Torah.org Home Subscribe Services Support Us
 
Print Version

Email this article to a friend

Chapter 67:1-3
The Laws Governing Vows and Oaths

1. One should not make vows [nedorim] frequently. Anyone who makes a vow is considered as if he built an altar in the high places outside Jerusalem at a time when the construction of such alters is forbidden. Should he fulfill the vow, it is considered as if he sacrificed an offering upon [the alter he built. This is equivalent to the violation of] the prohibition against sacrificing outside the Temple premises (Nedorim 22a). [Even though he was obligated to fulfill his vow,] it would have been preferable to seek to have the vow annulled [as explained in Law 8].

The above applies to vows of a general nature. However, it is a mitzvoh to fulfill vows made to consecrate an object to the Temple, as [Psalms 116:14] states: "My vows to G-d, I will fulfill" One should seek to absolve them only in times of emergency (Vayikro Rabboh 37:4).

2. Similarly, a person should avoid taking an oath [sh'vu'oh]. However, if he erred and did make an oath concerning a particular matter, he should not try to absolve it. Rather, he should maintain his oath even though it causes him difficulty [as implied by Psalms 15:4]: "One who swears to his own distress and does not alter it..." and the following verse continues: "Those who do these things shall never stumble." One should seek to absolve an oath only in times of emergency.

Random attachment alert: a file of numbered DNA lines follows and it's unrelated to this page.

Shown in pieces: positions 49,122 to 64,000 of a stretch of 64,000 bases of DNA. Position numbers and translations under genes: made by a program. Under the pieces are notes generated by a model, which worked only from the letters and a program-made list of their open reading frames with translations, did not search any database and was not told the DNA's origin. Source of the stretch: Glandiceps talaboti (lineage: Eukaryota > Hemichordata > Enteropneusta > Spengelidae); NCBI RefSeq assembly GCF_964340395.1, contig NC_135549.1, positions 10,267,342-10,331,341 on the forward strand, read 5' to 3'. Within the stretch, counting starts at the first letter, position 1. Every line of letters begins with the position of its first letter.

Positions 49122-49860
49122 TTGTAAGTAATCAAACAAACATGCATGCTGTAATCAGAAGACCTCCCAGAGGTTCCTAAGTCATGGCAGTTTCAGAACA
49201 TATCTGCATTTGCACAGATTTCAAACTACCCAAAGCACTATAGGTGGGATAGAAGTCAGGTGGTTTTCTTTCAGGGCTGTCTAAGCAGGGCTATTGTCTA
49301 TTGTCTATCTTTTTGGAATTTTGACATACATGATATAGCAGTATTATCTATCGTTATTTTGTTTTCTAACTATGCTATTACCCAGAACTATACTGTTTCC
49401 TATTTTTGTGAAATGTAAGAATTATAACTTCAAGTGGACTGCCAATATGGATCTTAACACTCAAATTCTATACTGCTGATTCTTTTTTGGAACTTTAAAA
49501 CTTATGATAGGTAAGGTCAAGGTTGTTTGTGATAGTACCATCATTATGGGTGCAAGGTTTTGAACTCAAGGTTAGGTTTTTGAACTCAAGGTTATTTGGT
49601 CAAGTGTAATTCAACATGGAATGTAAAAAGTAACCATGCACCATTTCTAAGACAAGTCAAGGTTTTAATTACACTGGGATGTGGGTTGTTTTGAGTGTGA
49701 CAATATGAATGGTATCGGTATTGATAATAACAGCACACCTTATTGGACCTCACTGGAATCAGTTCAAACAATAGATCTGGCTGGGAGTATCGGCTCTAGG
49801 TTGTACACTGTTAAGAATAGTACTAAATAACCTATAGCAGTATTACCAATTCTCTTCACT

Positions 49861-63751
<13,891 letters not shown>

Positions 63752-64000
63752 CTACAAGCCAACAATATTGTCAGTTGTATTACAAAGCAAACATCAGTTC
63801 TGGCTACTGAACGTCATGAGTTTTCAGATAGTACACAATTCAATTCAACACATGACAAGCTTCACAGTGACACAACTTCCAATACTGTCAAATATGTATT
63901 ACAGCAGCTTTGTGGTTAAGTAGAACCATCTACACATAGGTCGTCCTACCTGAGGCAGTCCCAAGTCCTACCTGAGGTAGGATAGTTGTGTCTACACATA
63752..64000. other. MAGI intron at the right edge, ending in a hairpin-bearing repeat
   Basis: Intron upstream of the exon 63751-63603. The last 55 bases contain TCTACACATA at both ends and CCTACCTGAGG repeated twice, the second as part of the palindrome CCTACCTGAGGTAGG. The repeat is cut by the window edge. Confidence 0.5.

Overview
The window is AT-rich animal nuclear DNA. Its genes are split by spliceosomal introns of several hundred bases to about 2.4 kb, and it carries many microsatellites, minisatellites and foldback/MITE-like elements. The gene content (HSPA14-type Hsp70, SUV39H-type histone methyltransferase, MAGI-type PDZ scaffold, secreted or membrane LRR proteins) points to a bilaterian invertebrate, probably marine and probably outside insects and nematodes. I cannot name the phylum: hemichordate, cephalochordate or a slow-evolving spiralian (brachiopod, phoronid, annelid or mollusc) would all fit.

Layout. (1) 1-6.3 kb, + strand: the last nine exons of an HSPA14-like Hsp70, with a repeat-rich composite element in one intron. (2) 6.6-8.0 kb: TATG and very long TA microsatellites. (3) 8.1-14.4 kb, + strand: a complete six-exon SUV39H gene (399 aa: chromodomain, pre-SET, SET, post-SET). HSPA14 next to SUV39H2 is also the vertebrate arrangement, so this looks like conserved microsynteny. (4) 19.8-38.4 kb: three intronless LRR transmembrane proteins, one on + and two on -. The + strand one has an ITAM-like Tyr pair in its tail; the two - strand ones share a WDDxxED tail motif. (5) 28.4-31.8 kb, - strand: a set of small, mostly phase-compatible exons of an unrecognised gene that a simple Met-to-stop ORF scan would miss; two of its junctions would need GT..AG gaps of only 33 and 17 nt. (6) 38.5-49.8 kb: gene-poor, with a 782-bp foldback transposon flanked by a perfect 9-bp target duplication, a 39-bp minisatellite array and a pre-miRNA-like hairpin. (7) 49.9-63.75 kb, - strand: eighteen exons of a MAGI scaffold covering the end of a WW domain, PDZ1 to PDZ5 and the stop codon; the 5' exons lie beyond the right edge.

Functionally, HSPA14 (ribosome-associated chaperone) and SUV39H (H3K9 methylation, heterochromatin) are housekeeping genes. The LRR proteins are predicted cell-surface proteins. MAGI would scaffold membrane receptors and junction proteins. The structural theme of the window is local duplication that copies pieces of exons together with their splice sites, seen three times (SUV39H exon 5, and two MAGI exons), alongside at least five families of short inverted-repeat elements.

3. A person should take care not to make any vows. It is even preferable not to vow to give charity. Rather, if one possesses something to charity, he should give it immediately; if one does not possess the means at present, he should wait until he does, and then give without taking a vow.

If pledges are being made to charity and an individual also desires to make a pledge, he should specify that the pledge is being made without obligating himself with a vow [Bli Neder]. Similarly, in the Yizkor prayers, when one pledges to give money to charity, one should state that the pledge is being made without obligating oneself with a vow. In a time of emergency, one is permitted to vow.

   Vows and Oaths
Paragraphs 4-6
Next
Table of Contents

Halacha-Yomi, Copyright (c) 2000 ProjectGenesis, Inc.

 

ARTICLES ON KI SISA AND PURIM:

View Complete List

Pocketbook Judaism
Rabbi Yaakov Menken - 5764

Let Them Eat Cake
Rabbi Yissocher Frand - 5759

Amalek - Blinded by Nature
Rabbi Yehudah Prero - 5760

> The Oil Of Anointing Was Meant To 'Light The Fire' of the Kohanim
Rabbi Yissocher Frand - 5765

Walking in the Garden
Rabbi Aron Tendler - 5761

Faith Based Initiative
Rabbi Pinchas Avruch - 5765

ArtScroll

The Amalek Within Us
Shlomo Katz - 5764

Leftover Ink
Rabbi Yisroel Ciner - 5758

Watermelons, Leeks, Onions, and Cucumbers
Rabbi Berel Wein - 5761

Looking for a Chavrusah?

Every Jew is a Spark
Shlomo Katz - 5761

Allowing US To Leave The Light On For HIM
Rabbi Yissocher Frand - 5773

Eat, Drink and Be Merry: A Spiritual Celebration
Rabbi Yehudah Prero - 5766

Frumster - Orthodox Jewish Dating

Remember What?
Rabbi Pinchas Winston - 5764

Sneak Preview of Messianic Times
Rabbi Yissocher Frand - 5758

Let The Cow Come And Clean Up The Mess Left By The Calf
Rabbi Yissocher Frand - 5766

The Merit of Grandfathers At Work
Rabbi Yissocher Frand - 5767



Project Genesis

Torah.org Home


Torah Portion

Jewish Law

Ethics

Texts

Learn the Basics

Seasons

Features

TORAHAUDIO

Ask The Rabbi

Knowledge Base




Help

About Us

Contact Us



Free Book on Geulah!




Torah.org Home
Torah.org HomeCapalon.com Copyright Information